LANSING -- Lawmakers have given final approval to legislation necessary for the state to spend $847 million in federal stimulus money on road projects throughout the state.
The legislation was approved 37-0 by the Senate on Thursday. Sen. Roger Kahn, R-Saginaw Township, who objected that his district is getting short shrift, held his nose while voting in favor of the bill.
Kahn said he voted yes, despite his objections, because the money will create jobs that Michigan needs. In later remarks, Kahn said he objects that there's but one stimulus project -- out of some 178 on the list -- in his district made up of Gratiot and Saginaw counties. He said state transportation officials never got back to him about questions he raised about what he sees as unfairness.
"I'm appalled at their callousness toward Saginaw and Gratiot counties," Kahn said.
"Nearly 15 percent of the population of Saginaw County resides below the poverty line, yet we receive one project," Kahn said. "Last year, the Michigan Infrastructure and Transportation Association said the state bridges in Saginaw County are the worst in the state, yet we receive one project."
Kahn said taxpayers in his district "deserve a better rate of return on their federal tax dollars."
The state transportation department's list of stimulus money projects indicates that 52 counties will get projects. The bill now goes to Gov. Jennifer Granholm, who plans to sign it into law right away.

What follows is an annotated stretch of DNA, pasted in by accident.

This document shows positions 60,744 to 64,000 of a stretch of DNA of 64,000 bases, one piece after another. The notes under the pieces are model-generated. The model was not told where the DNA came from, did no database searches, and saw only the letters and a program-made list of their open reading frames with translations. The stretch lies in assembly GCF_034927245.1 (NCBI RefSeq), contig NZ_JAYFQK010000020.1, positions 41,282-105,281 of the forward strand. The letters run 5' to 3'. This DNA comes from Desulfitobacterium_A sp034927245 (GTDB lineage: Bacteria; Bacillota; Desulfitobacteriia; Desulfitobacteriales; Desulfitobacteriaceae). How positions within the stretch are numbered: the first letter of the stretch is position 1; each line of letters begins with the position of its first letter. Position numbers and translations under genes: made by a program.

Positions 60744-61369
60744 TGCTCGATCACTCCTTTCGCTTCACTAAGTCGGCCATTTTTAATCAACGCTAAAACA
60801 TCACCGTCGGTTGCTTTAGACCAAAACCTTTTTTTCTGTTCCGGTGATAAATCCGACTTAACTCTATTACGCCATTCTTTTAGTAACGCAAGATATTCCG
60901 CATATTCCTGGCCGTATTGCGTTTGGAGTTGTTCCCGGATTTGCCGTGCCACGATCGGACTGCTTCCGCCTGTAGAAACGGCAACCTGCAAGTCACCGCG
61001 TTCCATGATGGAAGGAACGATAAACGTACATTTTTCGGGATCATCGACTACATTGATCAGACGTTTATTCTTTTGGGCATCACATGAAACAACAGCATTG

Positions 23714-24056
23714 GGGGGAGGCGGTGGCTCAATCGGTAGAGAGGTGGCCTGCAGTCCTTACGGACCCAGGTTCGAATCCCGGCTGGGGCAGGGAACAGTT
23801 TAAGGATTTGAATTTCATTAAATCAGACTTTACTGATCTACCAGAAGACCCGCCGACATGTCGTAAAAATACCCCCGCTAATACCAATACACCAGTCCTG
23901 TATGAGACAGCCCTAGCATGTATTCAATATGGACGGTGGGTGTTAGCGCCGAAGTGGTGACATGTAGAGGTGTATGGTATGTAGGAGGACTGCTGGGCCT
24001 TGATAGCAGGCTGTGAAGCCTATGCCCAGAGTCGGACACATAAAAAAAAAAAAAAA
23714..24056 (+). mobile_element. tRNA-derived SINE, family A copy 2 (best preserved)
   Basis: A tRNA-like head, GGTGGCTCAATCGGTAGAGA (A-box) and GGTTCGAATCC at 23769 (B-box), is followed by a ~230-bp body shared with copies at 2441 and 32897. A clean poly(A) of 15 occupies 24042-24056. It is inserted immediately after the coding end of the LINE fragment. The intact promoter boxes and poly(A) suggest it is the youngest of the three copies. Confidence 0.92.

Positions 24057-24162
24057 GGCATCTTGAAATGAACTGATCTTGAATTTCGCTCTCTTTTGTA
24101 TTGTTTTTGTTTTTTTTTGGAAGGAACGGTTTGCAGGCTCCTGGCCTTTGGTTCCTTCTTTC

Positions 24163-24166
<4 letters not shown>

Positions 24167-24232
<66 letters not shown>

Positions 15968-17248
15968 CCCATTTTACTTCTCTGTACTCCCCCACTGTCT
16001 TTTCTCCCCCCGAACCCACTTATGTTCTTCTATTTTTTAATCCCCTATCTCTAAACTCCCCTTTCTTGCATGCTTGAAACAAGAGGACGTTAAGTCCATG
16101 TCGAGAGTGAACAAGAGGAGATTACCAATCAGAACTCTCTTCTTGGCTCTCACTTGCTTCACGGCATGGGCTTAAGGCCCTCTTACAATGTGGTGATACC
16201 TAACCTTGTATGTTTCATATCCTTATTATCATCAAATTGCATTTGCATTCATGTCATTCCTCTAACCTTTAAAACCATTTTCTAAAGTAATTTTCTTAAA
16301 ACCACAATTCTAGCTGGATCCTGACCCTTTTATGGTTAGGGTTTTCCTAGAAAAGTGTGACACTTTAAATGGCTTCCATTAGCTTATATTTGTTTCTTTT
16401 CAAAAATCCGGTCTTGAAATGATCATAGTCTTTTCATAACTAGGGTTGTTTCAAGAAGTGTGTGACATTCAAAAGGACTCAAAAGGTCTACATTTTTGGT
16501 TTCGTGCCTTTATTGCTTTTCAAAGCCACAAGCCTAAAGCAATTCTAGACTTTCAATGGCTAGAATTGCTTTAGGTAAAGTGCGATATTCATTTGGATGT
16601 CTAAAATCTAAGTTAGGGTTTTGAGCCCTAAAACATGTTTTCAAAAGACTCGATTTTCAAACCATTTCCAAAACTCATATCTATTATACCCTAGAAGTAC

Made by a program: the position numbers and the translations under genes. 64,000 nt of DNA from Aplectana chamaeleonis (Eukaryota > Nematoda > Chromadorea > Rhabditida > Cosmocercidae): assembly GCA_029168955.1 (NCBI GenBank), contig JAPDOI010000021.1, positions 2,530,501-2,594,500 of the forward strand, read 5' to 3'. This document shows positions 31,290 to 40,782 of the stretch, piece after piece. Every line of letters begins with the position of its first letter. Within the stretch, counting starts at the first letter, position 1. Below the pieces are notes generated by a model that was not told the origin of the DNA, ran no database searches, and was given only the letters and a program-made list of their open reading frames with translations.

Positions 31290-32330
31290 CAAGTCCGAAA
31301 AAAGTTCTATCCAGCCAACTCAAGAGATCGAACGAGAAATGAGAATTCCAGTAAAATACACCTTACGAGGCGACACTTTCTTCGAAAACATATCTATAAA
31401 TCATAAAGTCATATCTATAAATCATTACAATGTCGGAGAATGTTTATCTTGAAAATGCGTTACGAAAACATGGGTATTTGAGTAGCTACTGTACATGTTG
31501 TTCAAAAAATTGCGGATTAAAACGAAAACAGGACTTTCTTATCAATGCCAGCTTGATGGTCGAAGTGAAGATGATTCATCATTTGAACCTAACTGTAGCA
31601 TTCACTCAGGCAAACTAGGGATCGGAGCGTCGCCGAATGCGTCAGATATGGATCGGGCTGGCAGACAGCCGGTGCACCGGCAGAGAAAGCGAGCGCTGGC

"The 25,000 jobs created by this funding will help us rebuild Michigan's infrastructure and revitalize our economy," Granholm said. "It is urgent that we get Michigan's share of federal recovery money into our state's economy in order to accelerate our own recovery plan."
The leader of the Michigan Infrastructure and Transportation Association, an industry group, said the money is helpful but won't be enough to cover Michigan's long-term needs.
"Michigan residents should applaud the legislature for their quick action, which will put people back to work and help fix some of our worst roads, but there is still much more work to be done," said Mike Nystrom, vice president of government and public relations for the organization. "The general public has been led to believe that the federal stimulus package would create jobs by investing in our nation's infrastructure. What most people don't know is that only 3 percent of the federal stimulus was devoted to our roads and bridges."
The state transportation department expects to bid the projects next Thursday and start them within 120 days. The department will spend $635 million on state roads and the other $212 million will go to local roads.